It soon becomes apparent, however, that finding the curtain pole bracket is going to be harder than I thought, particularly bearing in mind that (1) I don't really know what it's supposed to look like and (2) my dad isn't very good at reading small writing, so the serial number in my bag is not guaranteed to be correct. Anyway, I carry on, admiring lots of nice things (mainly bookcases and bedside tables) and thinking I might go home and measure up and come back again.

Eventually I get to the end, and go downstairs to the Market Place, which is where they actually have stuff you can buy. The journey begins in Kitchens; I'm hoping for some new cookie cutters, but I'm out of luck. Eventually, however, I find myself in Curtain Rails, and lo and behold, there is a big box of brackets. The very first one I see, I mean, the Very First One, and it's the right one. I'm so pleased that when I then wander into Bathroom Accessories (with the bracket clutched tightly), I immediately spot a bin that would look nice under our sink, and I just pick it up for purchase, then and there, just like that, because I am in a Good Mood.

At this point my luck begins to change. I inadvertantly take a shortcut and bypass Towels, which I'd rather wanted a look at. By the time I realise my mistake, I have to double back, and retrace all my steps to Curtain Rails. Going in the Wrong Direction in IKEA is clearly frowned upon. But I get there, and by this time The Bin is starting to seem a lot bigger and heavier than when we started, so I shift it around and almost destroy a display in the process. I don't see anything I want in Towels, so I press on. Next up is Lighting, which I dislike intensely, so I go straight through and find myself in Domestic Storage. I wonder whether they do magazine racks, so The Bin and I set off in a vain and fruitless search. They don't do magazine racks.

And so I plough on; I'm getting a bit fed up now, The Bin is feeling like a very large lead weight, and I seem to be passing by aisles and aisles of candles. We reach the self service bit where all the flat packs go, and I realise I'm quite glad I hadn't set my heart on the bookcases and bedside tables I'd admired upstairs; I will leave those until my dad is around, with his car. A quick dash around Bargain Den and I'm ready to go. So I go and pay for the bracket and The Bin, and then find myself in the Swedish Food section. I also spot a little snack bar thing, so I take myself over and get a cup of tea and a chocolate doughnut (only 80p!!), and go and stand at the little table things, on which I am relieved to set The Bin. I realise too late that I have chosen the Plane Spotters table, but never mind. I make my tea (you actually buy a cup, not tea, and then you go and make it yourself, which I think is a nice touch) and drink it slowly, enthralled by the planes.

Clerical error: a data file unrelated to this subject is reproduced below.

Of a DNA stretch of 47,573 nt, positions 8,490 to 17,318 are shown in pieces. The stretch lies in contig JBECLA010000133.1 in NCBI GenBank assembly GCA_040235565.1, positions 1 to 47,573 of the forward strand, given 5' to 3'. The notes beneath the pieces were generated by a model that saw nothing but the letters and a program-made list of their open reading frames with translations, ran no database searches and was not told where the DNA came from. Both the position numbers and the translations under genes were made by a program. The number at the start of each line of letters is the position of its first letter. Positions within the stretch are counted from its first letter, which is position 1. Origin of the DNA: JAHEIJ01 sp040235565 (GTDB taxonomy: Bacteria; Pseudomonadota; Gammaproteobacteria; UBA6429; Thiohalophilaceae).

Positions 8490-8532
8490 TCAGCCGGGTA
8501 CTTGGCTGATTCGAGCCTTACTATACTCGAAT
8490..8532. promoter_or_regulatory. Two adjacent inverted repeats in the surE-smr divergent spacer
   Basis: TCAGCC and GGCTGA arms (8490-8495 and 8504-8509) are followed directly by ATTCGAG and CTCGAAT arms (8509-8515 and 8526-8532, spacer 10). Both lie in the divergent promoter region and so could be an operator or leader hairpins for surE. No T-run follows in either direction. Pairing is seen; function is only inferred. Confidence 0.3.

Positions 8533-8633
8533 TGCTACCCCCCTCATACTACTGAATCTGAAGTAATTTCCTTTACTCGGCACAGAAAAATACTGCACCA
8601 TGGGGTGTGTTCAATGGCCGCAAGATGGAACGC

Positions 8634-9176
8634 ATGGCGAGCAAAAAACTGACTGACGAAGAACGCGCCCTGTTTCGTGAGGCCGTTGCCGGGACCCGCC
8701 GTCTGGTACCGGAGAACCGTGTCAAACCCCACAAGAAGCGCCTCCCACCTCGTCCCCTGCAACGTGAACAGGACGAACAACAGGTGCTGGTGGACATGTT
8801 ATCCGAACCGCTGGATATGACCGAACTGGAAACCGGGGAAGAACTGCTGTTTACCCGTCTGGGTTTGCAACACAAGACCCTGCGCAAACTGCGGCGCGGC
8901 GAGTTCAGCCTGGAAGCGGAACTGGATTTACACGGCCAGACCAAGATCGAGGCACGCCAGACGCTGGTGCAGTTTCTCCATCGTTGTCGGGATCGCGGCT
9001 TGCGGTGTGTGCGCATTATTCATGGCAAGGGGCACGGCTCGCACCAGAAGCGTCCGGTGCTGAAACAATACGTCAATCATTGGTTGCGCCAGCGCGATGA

Then I pick up The Bin, and go back to the Swedish Food section, where I pick up a jar of Lingonberry Jam (simply because I feel I can't not), leave The Bin on a convenient shelf, pay for the jam, retrieve The Bin, and head to the car park.

There is a choice of 2 lifts; a crowd of women are heading to the one on the right, so I bear left. My lift comes first and then the women all race over and jam themselves in. I am pinned to the wall by flat packs. As the lift sets off, one of the women starts exclaiming that she didn't know there were 2 lifts, and they could easily have been in the other one, and that would have been the wrong one, and then what would have happened? Unable to spot any logic to grasp hold off in this pronouncement (there are 2 lifts, side by side; they both go straight up; where did she think the other one would have taken her?), I nod thoughfully with the rest of the occupants.

When I exit the lift, I realise I have no idea where I parked the car, but thankfully she is sticking a good foot and a half further out of the space than all the surrounding cars, so I find her quite quickly. I stash the bracket, The Bin and the Lingonberry Jam in the boot, and we head home, tired, yet pleased that we've done it.

Epilogue: when I got home, I stashed The Bin under the bathroom sink, had a couple of rounds of Lingonberry Jam on toast, and put my feet up. I could get used to being off work.